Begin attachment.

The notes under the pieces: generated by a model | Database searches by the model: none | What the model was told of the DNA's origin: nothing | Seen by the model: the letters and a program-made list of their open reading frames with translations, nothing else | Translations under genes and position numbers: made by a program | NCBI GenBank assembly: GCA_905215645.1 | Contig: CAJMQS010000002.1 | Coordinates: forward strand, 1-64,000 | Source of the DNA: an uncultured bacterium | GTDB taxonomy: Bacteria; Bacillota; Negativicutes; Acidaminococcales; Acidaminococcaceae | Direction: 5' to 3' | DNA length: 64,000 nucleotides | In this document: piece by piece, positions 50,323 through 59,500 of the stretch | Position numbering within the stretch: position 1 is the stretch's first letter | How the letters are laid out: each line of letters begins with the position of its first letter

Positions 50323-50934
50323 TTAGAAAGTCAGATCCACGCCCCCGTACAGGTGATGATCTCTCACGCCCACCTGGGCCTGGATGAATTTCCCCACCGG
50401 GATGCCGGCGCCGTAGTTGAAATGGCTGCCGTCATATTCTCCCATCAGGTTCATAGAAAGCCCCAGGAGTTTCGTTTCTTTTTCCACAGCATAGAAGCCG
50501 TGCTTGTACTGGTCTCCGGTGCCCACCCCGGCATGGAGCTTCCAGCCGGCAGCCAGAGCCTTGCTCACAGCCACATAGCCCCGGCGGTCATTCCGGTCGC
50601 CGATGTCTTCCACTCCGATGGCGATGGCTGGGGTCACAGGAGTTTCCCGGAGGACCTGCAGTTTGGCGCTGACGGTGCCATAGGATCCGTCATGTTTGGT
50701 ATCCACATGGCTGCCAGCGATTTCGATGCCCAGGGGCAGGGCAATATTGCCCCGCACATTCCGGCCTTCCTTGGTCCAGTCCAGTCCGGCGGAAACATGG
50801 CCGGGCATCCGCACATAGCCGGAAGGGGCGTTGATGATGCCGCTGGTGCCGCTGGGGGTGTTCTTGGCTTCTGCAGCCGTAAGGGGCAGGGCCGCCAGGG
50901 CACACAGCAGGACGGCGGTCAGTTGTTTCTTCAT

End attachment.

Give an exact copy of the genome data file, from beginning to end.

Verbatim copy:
The notes under the pieces: generated by a model | Database searches by the model: none | What the model was told of the DNA's origin: nothing | Seen by the model: the letters and a program-made list of their open reading frames with translations, nothing else | Translations under genes and position numbers: made by a program | NCBI GenBank assembly: GCA_905215645.1 | Contig: CAJMQS010000002.1 | Coordinates: forward strand, 1-64,000 | Source of the DNA: an uncultured bacterium | GTDB taxonomy: Bacteria; Bacillota; Negativicutes; Acidaminococcales; Acidaminococcaceae | Direction: 5' to 3' | DNA length: 64,000 nucleotides | In this document: piece by piece, positions 50,323 through 59,500 of the stretch | Position numbering within the stretch: position 1 is the stretch's first letter | How the letters are laid out: each line of letters begins with the position of its first letter

Positions 50323-50934
50323 TTAGAAAGTCAGATCCACGCCCCCGTACAGGTGATGATCTCTCACGCCCACCTGGGCCTGGATGAATTTCCCCACCGG
50401 GATGCCGGCGCCGTAGTTGAAATGGCTGCCGTCATATTCTCCCATCAGGTTCATAGAAAGCCCCAGGAGTTTCGTTTCTTTTTCCACAGCATAGAAGCCG
50501 TGCTTGTACTGGTCTCCGGTGCCCACCCCGGCATGGAGCTTCCAGCCGGCAGCCAGAGCCTTGCTCACAGCCACATAGCCCCGGCGGTCATTCCGGTCGC
50601 CGATGTCTTCCACTCCGATGGCGATGGCTGGGGTCACAGGAGTTTCCCGGAGGACCTGCAGTTTGGCGCTGACGGTGCCATAGGATCCGTCATGTTTGGT
50701 ATCCACATGGCTGCCAGCGATTTCGATGCCCAGGGGCAGGGCAATATTGCCCCGCACATTCCGGCCTTCCTTGGTCCAGTCCAGTCCGGCGGAAACATGG
50801 CCGGGCATCCGCACATAGCCGGAAGGGGCGTTGATGATGCCGCTGGTGCCGCTGGGGGTGTTCTTGGCTTCTGCAGCCGTAAGGGGCAGGGCCGCCAGGG
50901 CACACAGCAGGACGGCGGTCAGTTGTTTCTTCAT